Additionally, the feature statistics proto allows for custom charts to be stored for any feature. If the input proto to the visualization contains any custom charts, they will be listed in the dropdown as well.

Checkboxes next to the dropdown control some other features of the charts:

  • The log checkbox changes the y-axis to log from linear.
  • The expand checkbox shows a larger version of the charts.
  • The weighted checkbox (only shown when a dataset contains weighted statistics in addition to normal statistics) shows weighted versions of the charts, along with weighted versions of the statistics.
  • The percentages checkbox (only shown when the visualization is comparing more than one dataset) changes the y-axis to be percentages of each entire dataset as opposed to raw counts. This allows easy comparison of distributions between datasets that have significantly different total numbers of examples (such as a test and train dataset).

Running Demos (Functional Tests)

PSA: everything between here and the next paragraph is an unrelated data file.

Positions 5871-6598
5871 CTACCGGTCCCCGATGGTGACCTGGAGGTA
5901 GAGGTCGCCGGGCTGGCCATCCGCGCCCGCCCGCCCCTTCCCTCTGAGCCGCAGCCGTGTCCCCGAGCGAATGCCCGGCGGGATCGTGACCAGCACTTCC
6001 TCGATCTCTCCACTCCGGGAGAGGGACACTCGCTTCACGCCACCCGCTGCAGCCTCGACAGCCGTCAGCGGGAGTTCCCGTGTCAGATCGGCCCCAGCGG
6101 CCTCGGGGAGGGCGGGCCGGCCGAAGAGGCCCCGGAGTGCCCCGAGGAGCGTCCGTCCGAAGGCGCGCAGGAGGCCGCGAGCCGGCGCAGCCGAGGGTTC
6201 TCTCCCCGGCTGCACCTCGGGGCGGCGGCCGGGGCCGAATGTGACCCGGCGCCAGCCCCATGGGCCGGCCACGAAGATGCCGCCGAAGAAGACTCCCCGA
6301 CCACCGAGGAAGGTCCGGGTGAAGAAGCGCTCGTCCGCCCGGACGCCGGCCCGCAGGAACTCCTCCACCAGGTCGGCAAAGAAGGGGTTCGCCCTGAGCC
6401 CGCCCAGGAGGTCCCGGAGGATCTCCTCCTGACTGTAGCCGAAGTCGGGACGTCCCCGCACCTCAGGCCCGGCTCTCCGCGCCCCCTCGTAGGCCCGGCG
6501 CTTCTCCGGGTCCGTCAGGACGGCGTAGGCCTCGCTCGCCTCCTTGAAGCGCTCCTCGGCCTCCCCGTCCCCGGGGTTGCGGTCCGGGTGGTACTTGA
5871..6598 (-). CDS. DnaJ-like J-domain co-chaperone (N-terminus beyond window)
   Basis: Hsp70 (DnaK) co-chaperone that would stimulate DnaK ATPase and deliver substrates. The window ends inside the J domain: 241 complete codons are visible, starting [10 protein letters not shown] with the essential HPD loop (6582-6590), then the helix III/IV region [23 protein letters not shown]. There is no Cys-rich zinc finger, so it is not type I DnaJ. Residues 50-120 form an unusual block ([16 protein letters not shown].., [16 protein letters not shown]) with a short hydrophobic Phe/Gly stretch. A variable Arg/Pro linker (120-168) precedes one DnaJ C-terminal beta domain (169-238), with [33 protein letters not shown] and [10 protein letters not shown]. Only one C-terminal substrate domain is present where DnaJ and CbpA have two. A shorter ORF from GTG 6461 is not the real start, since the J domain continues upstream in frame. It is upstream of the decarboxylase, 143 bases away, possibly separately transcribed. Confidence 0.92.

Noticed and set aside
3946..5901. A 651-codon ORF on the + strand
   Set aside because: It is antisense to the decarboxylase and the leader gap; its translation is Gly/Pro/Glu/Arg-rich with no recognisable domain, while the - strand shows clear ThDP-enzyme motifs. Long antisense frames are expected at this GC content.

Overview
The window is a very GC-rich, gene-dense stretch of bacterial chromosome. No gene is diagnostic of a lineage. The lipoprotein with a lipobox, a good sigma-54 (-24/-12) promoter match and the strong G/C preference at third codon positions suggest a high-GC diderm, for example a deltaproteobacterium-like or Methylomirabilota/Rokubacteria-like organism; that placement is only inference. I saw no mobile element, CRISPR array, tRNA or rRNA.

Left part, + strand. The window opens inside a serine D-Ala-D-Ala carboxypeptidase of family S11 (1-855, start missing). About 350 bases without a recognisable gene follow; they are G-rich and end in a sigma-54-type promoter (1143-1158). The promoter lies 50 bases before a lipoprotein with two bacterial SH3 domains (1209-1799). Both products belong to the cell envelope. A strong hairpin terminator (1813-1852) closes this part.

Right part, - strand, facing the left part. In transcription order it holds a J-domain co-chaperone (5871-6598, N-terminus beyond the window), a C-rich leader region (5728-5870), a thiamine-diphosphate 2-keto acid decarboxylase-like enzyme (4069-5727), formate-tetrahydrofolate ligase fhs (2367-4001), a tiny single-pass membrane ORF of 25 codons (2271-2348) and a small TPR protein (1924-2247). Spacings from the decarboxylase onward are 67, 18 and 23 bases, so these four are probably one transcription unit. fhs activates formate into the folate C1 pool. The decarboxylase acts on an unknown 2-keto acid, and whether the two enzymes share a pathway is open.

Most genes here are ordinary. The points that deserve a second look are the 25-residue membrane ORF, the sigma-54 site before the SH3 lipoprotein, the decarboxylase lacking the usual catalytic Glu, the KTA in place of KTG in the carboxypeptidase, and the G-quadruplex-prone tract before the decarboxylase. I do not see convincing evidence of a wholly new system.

There are multiple demos of Overview that can be used as functional tests to ensure new builds are working correctly. These demos are all found under facets_overview/functional_tests. To run one, for example the “simple” test, run bazel run facets_overview/functional_tests/simple:devserver and then navigate your browser to "localhost:6006/facets-overview/functional-tests/simple/index.html” to see the resulting visualization.

Running Visualization Unit Tests

Run bazel run facets_overview/common/test:devserver and then navigate your browser to “localhost:6006/facets-overview/facets-overview/common/test/runner.html”. The output from the tests can be seen in the developer console.

Building the facets-overview Pip Package

  1. Update the version number in and commit it to GitHub.
  2. From this directory run python bdist_wheel --universal
  3. From this directory run twine upload dist/* to upload it to PyPI.

Running Python Unit Tests

After installing the python package, run python -m feature_statistics_generator_test and python -m generic_feature_statistics_generator_test.